In addition to reframing the question, we might also look to see what data we have, or could have, in our processes. There would hardly be a process that doesn't have data as a byproduct. Could we do something new with that 'waste' data?

Imagine a recruitment process that received 50 responses for one advertised position. Resumes were culled; interviews were held; the ideal candidate was found; an offer was made and accepted: a successful execution of the process Recruit employee. But maybe the most valuable element of that process has been missed — we now have the full contact details, indeed the life history, of 49 people who are looking for a new job. What could we do with that?

Back to the airport check-in. The checked-in weight limit is, say, 30 kg (66 lb). I've only got 25 kgs. You've got 35 kgs. How much would you pay to use my underweight to cover your overweight and avoid having to repack your bag at the airport? Quite a lot, maybe. Could there be a secondary market in luggage allowances? The airline has all the data that would be needed. We would just need to subscribe to the service.

Would either of these two scenarios (recruitment, luggage) work? Are they viable business propositions? I don't know, but it might be worth analyzing them. In any case, they are examples of the type of thinking that pushes beyond the obvious to repurpose some process element to create new value.

What do you really do?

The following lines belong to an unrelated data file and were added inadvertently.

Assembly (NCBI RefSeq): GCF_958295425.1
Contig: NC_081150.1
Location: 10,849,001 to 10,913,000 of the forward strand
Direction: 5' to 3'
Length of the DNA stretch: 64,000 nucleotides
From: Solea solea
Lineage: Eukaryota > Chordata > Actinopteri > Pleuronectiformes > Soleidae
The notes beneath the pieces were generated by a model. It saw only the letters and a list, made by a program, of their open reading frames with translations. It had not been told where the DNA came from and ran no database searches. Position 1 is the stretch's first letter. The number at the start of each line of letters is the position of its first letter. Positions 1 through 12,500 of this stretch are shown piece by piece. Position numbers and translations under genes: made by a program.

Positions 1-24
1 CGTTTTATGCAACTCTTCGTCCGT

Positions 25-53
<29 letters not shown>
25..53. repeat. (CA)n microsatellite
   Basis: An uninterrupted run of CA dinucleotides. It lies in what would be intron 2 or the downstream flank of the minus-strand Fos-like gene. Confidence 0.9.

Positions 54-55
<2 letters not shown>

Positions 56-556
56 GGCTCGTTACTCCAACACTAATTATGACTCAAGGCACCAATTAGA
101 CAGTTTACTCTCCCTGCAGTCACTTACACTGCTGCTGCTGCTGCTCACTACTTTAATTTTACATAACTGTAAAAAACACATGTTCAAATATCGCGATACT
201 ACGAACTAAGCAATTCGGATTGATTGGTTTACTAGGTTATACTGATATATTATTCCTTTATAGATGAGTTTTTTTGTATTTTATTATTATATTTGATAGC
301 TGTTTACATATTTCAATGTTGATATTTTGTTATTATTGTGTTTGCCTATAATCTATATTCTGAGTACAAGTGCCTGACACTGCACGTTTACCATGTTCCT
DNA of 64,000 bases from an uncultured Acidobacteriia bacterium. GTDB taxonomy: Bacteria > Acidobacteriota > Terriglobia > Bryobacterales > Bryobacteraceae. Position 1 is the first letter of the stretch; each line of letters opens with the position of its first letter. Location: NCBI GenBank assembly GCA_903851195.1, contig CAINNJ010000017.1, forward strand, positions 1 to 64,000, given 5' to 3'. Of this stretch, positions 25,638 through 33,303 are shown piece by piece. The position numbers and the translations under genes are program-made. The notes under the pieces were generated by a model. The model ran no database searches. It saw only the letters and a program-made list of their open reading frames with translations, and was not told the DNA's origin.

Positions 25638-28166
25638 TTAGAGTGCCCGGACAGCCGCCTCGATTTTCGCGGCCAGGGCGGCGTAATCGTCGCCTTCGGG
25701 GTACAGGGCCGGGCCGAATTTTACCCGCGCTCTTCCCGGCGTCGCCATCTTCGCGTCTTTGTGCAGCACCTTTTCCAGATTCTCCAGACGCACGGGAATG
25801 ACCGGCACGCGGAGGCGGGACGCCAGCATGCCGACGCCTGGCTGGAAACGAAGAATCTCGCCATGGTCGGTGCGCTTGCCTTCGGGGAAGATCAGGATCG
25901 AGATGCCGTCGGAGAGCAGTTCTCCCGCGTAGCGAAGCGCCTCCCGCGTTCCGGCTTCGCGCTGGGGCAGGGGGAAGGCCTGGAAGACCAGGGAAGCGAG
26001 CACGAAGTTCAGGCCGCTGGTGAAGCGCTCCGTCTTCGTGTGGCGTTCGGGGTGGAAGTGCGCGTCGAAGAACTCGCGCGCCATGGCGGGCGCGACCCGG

Another way to push our process change thinking to a new level is to take a more abstract view of what a process, or an organization, is doing and test if that abstraction gives new insights. This is best explained via an example.

Imagine that you are a designer and manufacturer of vacuum cleaners. You are very good at designing vacuum cleaners. What else could you do with all the processes involved? What is it you really do? Sure, your products clean the carpet, but what if we took a more abstract view?

We might say that we move physical material in fast moving air. Can we also move other materials? Perhaps we are not just in the cleaning business, but the material movement business.

In an even more abstract sense, we might say that what we do is create fast moving air. Is it possible then that we could use our existing expertise and processes to make washroom hand driers as well as vacuum cleaners? They are both fundamentally about fast moving air — we can blow as well as suck.

Get the circles turning

I have written elsewhere about the details of the Tregear Circles, a metamodel for process-based management, so I won't repeat that here.

Figure 1. Tregear Circles — a metamodel for management

The circles are applied one process at a time. The Process Ownership (PO) circle is about active process management. It has three nodes: target, assess, respond.